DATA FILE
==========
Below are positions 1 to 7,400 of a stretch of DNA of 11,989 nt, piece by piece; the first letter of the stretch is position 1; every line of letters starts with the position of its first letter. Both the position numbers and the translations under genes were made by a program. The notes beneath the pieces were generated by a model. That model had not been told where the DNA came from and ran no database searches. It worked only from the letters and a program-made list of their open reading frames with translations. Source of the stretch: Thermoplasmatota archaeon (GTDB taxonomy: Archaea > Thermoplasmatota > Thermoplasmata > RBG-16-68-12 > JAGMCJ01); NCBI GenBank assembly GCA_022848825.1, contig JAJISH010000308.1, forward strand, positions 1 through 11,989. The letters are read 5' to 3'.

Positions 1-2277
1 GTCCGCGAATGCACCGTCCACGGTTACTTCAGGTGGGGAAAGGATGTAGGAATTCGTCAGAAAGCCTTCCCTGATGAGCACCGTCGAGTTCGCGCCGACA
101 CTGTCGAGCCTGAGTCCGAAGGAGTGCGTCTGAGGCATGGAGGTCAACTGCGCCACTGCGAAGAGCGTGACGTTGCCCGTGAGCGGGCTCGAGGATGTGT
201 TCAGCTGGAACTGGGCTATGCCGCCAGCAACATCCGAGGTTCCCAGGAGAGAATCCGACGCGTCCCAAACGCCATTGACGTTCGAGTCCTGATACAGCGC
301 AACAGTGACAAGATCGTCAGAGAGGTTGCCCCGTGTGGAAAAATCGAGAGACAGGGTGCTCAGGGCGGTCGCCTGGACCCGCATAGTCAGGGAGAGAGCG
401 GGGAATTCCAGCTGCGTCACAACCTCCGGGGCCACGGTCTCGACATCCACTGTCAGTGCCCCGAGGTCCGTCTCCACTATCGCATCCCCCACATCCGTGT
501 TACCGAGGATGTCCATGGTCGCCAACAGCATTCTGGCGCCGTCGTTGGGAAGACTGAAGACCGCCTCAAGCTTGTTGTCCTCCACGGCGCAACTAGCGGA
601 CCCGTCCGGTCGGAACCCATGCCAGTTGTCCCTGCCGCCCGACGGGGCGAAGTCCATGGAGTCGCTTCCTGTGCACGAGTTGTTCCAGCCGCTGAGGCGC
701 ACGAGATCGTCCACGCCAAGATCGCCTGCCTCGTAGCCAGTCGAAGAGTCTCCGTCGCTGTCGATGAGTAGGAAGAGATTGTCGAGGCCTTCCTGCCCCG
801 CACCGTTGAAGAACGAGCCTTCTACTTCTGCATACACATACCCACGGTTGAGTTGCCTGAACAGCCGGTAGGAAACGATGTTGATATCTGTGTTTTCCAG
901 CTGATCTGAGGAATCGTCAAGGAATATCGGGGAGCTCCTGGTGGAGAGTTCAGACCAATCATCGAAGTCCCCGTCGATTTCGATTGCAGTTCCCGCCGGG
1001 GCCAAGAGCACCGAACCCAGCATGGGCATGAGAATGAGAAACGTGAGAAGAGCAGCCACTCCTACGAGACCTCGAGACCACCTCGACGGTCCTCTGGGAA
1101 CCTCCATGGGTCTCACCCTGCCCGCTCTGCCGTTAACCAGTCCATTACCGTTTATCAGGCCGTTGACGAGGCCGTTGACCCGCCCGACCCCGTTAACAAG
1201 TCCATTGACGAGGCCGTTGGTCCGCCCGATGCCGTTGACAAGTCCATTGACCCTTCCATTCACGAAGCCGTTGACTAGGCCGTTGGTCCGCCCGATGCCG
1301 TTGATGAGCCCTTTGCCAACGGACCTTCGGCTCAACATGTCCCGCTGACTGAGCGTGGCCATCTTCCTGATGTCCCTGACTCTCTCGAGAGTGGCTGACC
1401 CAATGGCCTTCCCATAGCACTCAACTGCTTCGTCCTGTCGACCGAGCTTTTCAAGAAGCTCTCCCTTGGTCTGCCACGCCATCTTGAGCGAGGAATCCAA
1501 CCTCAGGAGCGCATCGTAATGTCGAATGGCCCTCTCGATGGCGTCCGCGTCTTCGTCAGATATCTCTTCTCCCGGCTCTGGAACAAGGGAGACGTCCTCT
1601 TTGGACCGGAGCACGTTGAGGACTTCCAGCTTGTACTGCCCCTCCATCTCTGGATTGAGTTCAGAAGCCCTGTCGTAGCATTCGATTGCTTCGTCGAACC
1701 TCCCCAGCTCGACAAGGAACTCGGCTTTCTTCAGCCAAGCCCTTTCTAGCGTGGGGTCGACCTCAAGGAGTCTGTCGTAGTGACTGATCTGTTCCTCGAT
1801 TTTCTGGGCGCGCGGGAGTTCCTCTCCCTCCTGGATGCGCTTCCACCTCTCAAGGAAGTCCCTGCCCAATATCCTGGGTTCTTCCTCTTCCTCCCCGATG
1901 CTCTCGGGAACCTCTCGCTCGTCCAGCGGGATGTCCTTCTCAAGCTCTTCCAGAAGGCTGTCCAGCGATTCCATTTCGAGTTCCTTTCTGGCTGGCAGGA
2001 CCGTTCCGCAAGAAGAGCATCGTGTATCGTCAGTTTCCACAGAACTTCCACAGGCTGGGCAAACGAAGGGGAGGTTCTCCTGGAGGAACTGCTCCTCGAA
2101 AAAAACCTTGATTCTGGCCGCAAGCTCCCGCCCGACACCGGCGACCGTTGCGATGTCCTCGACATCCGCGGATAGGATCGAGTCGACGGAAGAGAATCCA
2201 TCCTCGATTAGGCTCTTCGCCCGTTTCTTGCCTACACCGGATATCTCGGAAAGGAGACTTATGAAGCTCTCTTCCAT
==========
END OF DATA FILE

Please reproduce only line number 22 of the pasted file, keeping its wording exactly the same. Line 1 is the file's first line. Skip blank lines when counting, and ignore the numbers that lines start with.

1901 CTCTCGGGAACCTCTCGCTCGTCCAGCGGGATGTCCTTCTCAAGCTCTTCCAGAAGGCTGTCCAGCGATTCCATTTCGAGTTCCTTTCTGGCTGGCAGGA